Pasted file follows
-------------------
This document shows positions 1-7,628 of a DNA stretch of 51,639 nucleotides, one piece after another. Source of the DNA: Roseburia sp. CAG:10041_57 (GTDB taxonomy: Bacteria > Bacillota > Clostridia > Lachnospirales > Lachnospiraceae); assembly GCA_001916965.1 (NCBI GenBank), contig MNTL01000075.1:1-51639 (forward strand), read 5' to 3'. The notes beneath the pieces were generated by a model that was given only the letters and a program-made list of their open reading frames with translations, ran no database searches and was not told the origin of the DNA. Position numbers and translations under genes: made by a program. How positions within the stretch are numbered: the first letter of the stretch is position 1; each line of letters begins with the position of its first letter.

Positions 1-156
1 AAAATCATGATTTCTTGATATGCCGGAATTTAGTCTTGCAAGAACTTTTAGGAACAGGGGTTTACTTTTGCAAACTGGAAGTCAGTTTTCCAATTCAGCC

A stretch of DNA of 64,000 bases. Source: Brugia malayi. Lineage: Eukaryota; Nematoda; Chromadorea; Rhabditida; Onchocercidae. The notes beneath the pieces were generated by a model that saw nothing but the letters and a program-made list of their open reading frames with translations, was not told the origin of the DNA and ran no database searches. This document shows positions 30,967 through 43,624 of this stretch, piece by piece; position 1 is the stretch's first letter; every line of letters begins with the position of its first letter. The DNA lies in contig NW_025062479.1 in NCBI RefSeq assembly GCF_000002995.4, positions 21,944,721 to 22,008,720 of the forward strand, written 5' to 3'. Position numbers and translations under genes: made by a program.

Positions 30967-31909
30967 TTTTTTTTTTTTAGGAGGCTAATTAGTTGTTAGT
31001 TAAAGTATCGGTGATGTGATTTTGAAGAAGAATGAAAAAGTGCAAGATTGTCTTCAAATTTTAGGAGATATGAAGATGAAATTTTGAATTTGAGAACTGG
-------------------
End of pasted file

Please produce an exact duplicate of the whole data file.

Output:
This document shows positions 1-7,628 of a DNA stretch of 51,639 nucleotides, one piece after another. Source of the DNA: Roseburia sp. CAG:10041_57 (GTDB taxonomy: Bacteria > Bacillota > Clostridia > Lachnospirales > Lachnospiraceae); assembly GCA_001916965.1 (NCBI GenBank), contig MNTL01000075.1:1-51639 (forward strand), read 5' to 3'. The notes beneath the pieces were generated by a model that was given only the letters and a program-made list of their open reading frames with translations, ran no database searches and was not told the origin of the DNA. Position numbers and translations under genes: made by a program. How positions within the stretch are numbered: the first letter of the stretch is position 1; each line of letters begins with the position of its first letter.

Positions 1-156
1 AAAATCATGATTTCTTGATATGCCGGAATTTAGTCTTGCAAGAACTTTTAGGAACAGGGGTTTACTTTTGCAAACTGGAAGTCAGTTTTCCAATTCAGCC

A stretch of DNA of 64,000 bases. Source: Brugia malayi. Lineage: Eukaryota; Nematoda; Chromadorea; Rhabditida; Onchocercidae. The notes beneath the pieces were generated by a model that saw nothing but the letters and a program-made list of their open reading frames with translations, was not told the origin of the DNA and ran no database searches. This document shows positions 30,967 through 43,624 of this stretch, piece by piece; position 1 is the stretch's first letter; every line of letters begins with the position of its first letter. The DNA lies in contig NW_025062479.1 in NCBI RefSeq assembly GCF_000002995.4, positions 21,944,721 to 22,008,720 of the forward strand, written 5' to 3'. Position numbers and translations under genes: made by a program.

Positions 30967-31909
30967 TTTTTTTTTTTTAGGAGGCTAATTAGTTGTTAGT
31001 TAAAGTATCGGTGATGTGATTTTGAAGAAGAATGAAAAAGTGCAAGATTGTCTTCAAATTTTAGGAGATATGAAGATGAAATTTTGAATTTGAGAACTGG